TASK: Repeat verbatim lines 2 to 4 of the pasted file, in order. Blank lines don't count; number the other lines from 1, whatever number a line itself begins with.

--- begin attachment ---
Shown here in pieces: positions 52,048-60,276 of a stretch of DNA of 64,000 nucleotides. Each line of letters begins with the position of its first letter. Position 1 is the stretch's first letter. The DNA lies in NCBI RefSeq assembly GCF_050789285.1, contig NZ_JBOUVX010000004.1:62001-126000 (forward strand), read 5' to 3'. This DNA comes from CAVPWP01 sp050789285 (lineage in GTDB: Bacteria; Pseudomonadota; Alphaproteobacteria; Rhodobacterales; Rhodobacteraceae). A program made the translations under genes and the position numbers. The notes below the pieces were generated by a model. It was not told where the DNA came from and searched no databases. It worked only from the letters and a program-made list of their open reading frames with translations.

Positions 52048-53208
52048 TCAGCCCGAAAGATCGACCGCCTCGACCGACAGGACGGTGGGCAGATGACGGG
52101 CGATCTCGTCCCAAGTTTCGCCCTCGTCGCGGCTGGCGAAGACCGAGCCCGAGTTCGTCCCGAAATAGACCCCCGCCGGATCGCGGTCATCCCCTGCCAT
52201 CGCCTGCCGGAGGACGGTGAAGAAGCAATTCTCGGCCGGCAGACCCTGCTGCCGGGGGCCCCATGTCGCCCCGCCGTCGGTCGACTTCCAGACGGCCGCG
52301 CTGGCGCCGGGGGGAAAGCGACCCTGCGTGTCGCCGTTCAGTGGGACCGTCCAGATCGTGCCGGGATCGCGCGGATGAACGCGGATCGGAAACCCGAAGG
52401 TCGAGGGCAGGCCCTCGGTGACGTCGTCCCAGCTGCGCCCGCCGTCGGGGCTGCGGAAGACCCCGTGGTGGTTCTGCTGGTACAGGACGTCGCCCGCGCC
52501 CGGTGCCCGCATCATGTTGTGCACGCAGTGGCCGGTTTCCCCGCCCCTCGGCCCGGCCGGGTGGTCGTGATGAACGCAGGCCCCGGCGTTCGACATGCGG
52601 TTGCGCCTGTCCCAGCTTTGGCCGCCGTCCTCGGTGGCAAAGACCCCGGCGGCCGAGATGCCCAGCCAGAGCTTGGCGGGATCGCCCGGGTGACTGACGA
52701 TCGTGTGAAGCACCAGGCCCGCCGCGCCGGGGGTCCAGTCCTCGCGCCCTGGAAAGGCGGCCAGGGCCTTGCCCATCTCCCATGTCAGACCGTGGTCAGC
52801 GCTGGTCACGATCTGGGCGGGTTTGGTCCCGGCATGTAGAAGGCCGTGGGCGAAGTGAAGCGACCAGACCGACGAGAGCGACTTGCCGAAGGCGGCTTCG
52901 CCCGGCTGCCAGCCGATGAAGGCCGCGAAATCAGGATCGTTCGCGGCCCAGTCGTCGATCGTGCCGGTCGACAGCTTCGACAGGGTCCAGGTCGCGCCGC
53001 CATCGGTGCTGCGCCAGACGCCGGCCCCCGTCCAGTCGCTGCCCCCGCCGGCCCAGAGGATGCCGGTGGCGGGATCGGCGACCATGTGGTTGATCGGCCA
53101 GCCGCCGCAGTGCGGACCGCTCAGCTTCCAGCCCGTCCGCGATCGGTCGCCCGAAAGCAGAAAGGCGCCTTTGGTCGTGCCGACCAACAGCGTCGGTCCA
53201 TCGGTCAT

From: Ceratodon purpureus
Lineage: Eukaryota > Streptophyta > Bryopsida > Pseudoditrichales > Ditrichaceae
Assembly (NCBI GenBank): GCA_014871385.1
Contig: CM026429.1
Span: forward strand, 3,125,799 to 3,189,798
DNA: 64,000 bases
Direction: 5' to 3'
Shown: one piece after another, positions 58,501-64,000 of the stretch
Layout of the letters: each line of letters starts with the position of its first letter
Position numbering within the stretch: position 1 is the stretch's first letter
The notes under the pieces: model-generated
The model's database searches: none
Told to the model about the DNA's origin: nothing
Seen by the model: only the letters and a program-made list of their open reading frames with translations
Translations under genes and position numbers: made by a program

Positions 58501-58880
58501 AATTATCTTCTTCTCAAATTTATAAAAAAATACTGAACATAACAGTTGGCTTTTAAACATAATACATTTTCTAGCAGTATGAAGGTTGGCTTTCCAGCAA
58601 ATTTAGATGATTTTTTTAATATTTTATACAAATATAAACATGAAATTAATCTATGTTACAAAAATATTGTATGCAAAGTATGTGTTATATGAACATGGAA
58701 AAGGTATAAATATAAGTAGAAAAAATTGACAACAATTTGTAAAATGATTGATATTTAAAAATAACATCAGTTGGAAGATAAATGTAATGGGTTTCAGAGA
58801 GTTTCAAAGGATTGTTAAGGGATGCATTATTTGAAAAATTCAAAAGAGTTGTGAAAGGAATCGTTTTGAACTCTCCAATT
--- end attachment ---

Positions 52048-53208
52048 TCAGCCCGAAAGATCGACCGCCTCGACCGACAGGACGGTGGGCAGATGACGGG
52101 CGATCTCGTCCCAAGTTTCGCCCTCGTCGCGGCTGGCGAAGACCGAGCCCGAGTTCGTCCCGAAATAGACCCCCGCCGGATCGCGGTCATCCCCTGCCAT